Let me get the plotting out of the way so I can talk about other stuff. The Bellboy did his job of being blameworthy by allowing three envelopes to be given to the wrong people.
Orton (Dudley, whom you might remember as a tottering drunk) is going to the location where all of Don Mobbosso’s internal organs will be. Horton (Griffiths, whom you might remember as a Pottering unc) will assume that Caroline Wright is his date. Lorton (Brown, whom Bryan) thinks he’s supposed to kill the woman there for her vacation blind date.
I hope you appreciate me keeping track of all this for you. It’s a very difficult movie and I had to watch it 11 times to figure it all out.
It’s full of delicate foreshadowing as well, like here, where Orton (whom you might remember as a decent actor) watches some violent movie on television and is scared by it.
Dudley Moore is one of those actors who, by the time I was aware of them in the early 1990s, was already a punchline.
Before watching this, I’d only ever seen him in the 1967 comedy Bedazzled; and I just watched Arthur this past weekend. Growing up, my sense of how important celebrities, or their works, were came completely from comedy references like that one in The Critic. Sure, he was a punchline, but he was important enough to get one in the first place. Scanning his filmography for things I’d recognize, I’m guessing that the double remove of generation and country kept me from being more familiar with him. But whatever Dudley’s talents were, they have to have been above talking to a telephone (his angry, foul-mouthed boss has the most personality in the whole movie) and smacking a giant remote control he can’t get to work.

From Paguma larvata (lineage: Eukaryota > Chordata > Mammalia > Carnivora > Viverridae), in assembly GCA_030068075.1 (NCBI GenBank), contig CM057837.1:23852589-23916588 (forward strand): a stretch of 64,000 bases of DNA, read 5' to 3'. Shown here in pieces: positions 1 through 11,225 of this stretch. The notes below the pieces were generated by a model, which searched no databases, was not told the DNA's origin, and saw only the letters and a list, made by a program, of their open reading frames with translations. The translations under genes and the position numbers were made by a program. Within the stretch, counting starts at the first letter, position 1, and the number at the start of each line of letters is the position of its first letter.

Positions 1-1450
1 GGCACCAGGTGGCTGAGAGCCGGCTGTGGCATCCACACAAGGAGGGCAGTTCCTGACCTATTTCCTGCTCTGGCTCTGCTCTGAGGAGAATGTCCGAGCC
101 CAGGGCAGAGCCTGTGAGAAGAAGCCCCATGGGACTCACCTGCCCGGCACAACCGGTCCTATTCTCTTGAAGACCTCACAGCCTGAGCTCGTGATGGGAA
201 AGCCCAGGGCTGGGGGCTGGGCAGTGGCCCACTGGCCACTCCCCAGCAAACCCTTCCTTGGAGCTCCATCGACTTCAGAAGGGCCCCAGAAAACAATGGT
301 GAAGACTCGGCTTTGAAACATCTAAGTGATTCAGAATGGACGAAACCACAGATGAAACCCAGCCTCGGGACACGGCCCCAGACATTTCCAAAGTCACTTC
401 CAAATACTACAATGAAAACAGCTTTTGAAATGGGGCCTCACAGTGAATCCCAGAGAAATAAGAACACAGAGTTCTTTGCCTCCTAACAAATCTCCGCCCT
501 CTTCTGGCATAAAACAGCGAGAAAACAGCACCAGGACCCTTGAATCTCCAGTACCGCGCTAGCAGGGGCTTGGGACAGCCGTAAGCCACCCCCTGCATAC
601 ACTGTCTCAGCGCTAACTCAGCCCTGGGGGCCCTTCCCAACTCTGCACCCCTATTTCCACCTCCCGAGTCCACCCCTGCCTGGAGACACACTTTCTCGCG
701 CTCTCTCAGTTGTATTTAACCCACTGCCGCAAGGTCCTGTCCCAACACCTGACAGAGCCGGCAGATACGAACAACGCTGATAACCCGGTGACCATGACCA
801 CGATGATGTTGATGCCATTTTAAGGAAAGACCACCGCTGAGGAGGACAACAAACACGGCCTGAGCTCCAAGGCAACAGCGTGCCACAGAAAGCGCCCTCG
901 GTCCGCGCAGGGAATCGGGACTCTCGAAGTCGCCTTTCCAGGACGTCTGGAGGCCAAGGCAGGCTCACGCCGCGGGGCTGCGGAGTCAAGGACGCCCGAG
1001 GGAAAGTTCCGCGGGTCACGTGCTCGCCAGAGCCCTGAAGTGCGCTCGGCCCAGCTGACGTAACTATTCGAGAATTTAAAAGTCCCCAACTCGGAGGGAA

We get to see all the other characters going to sleep because otherwise this movie would be 20 minutes long.
Jesus what a terrible, hideous woman! Reading a Spillane novel before bed? Might as well caulk her vagina for all the use she’s getting out of it, huh?
Scarpa (Andreas Katsulas, whom you might remember me calling Don Mobbosso in the first scene) and his goons sleep too! My biggest complaint about most movies I watch is why all the characters don’t talk about how sleepy they are; thanks, writer/director Mark Herman, for your thoroughness! Really, though, if I had hired goons I’d have them stationed at well-lit entrances and exits for the room I’m in.
Something I’ve always wondered but never knew how to research short of tying up a publisher and hanging him upside-down: for half my life now, I tend to notice that the longest novels I read were actually longer than they seemed. That is, there appeared to be more words per page in, say, Stephen King’s The Stand than in Stephen King’s Pet Sematary. I always felt that the longer novels were much longer than they were letting on, but maybe the reverse is true: short works stretch themselves out. It’s certainly the case here.